Financial incentives can be a factor in pandemic policy decisions—albeit frequently at a subconscious and unintentional level.
During the COVID-19 pandemic, leaders face difficult decisions that involve trade-offs between economic outcomes and public safety. These conflicts of interest can impact decisions related to closures, quarantines, lockdowns, social distancing, and mask-wearing. However, many decision-makers claim that they are not influenced by financial incentives. The problem with this claim is that conflicts of interest can operate without our awareness and can bias our decisions, even against our best intentions. Research has repeatedly shown that conflicts of interest can influence decision-makers unconsciously. Without external accountability, decision-makers are likely to fall prey to their biases, which can create tensions and potentially harm the public.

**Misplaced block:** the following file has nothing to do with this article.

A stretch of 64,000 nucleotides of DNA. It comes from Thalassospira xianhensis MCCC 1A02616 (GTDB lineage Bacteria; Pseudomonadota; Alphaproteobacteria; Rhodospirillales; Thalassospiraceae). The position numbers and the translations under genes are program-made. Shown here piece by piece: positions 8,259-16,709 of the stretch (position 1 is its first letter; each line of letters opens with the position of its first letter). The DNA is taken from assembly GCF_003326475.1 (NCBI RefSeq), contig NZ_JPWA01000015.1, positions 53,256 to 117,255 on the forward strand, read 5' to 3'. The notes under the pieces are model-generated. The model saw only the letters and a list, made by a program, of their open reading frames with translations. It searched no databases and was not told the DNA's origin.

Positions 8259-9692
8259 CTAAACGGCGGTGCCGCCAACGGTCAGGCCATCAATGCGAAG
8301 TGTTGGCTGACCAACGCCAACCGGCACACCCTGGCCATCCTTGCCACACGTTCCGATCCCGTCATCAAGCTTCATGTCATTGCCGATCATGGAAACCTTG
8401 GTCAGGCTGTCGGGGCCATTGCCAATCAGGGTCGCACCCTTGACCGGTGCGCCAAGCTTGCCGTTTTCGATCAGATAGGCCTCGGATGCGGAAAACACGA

You can read my full article in Scientific American.